I copped the Moon People LP sometime last year - another great, funky set of Latin tunes (though no gospel). However, I hadn't really listened to it that closely until Christina Aguilera and DJ Premier dropped "Ain't No Other Man" and realized: oh yeah, this is a Moon People song even though it was erroneously reported online that it was a Luis Alvarez song that Primo flipped. Nope - it's pretty obvious it's the Moon People. The trick though: which version of this song?

My speculation is that "Hippy Skippy Moon Strut" came out first on 45 and then the Moon People used the same backing track, dumped the vocals, and laid down keys instead, then called it "Happy Soul." The instrumentals are identical - it's just the diff b/t the vocals or not. Personally, I like both versions equally though I suppose "Moon Strut" plays out better because of the vocals.

What I like about both "Happy Soul" and "Rejoice" is how each briefly interpolates other songs - on "Rejoice" the horn lines at the beginning sound like "I'll Never Go Back to Georgia" by Joe Cuba while "Happy Soul" pretty obviously takes up riffs from "Tighten Up" by Archie Bell and the Drells.

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Saturday, August 05, 2006

posted by O.W.

Kashmere Stage Band: Kashmere + Ain't No Sunshine + Do Your Thing (Instr.)
From Texas Thunder Soul 1968-1974 (Now-Again, 2006)

Like many, I was first turned onto the Kashmere Stage Band by Eothen Alapatt, aka Egon from Stonesthrow. At the time, I couldn't believe a high school band, even one out of Texas, could sound this polished and bad ass but the more I heard from the KSB, the more blown away by them I was. I got lucky - I was able to get a copy of their Out of Gas...But Still Burning off of eBay early enough, before their LPs started going for gonzo dollars and it still is just a marvel to listen to how wicked a sound bandleader Conrad Johnson was able to pull out of his students.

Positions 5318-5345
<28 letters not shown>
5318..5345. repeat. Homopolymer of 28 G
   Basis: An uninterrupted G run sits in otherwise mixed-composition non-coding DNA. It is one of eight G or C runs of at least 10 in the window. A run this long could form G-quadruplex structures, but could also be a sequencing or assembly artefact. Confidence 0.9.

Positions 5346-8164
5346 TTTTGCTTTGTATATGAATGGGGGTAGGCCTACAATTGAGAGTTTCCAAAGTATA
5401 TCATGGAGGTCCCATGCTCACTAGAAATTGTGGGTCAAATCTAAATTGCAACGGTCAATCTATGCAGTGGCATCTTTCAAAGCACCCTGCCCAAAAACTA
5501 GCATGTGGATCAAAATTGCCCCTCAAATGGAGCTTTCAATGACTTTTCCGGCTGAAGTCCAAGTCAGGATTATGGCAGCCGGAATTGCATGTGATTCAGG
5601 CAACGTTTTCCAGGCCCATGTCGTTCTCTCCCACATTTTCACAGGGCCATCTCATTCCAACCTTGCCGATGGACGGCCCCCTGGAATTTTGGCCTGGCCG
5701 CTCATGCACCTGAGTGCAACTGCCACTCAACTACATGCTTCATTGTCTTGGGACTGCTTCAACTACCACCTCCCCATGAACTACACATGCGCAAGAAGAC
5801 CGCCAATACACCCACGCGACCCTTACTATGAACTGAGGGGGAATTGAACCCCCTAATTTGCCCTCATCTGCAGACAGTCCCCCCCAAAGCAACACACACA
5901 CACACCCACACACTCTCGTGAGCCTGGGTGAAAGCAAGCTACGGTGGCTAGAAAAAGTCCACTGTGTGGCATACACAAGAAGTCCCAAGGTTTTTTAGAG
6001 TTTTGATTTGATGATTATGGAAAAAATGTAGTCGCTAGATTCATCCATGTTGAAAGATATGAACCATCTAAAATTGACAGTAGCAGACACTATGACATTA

Egon's been a huge booster for the group over the years: he put "Kashmere" (my favorite amongst their original tunes) on the groundbreaking Funky 16 Corners comp back in the late '90s and has worked tirelessly over the years to make this anthology happen and last week, Texas Thunder Soul finally dropped, bringing out the best of KSB plus a second disc of live, alternative and previously unreleased recordings (proper!).

In addition to giving "Kashmere" another rotation, I pulled two off that bonus disc - a great instrumental version of "Ain't No Sunshine" plus an instrumental version of "Do Your Thing" (the vocal version is available on Zero Point, arguably their best album.

Be sure to check out the All Things Considered story on the KSB that ran this past Friday. And look at Stonesthrow's Kashmere Stage Band page for more pictures and information.

Friday, August 04, 2006

posted by O.W.

The Beach Boys: Good Vibrations
From Smiley Smile (Capitol, 1967)

(Editor's Note: This latest summer songs post comes from Jim Harrington, music editor for the Alameda Newspaper Group. For him, summer songs are like popsicles. Mmmmm...popsicles.)